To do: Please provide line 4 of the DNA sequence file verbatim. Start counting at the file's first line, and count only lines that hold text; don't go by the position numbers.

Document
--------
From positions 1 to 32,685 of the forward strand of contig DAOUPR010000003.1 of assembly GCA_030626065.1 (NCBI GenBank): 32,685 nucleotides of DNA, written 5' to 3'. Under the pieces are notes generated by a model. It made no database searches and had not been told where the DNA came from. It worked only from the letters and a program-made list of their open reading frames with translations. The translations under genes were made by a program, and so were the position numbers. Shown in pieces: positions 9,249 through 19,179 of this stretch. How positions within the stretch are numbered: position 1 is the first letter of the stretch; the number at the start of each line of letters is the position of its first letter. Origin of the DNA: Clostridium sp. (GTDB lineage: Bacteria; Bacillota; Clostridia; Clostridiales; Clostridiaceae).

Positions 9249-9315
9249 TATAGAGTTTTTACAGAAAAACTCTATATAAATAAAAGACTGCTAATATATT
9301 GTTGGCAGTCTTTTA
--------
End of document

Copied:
9301 GTTGGCAGTCTTTTA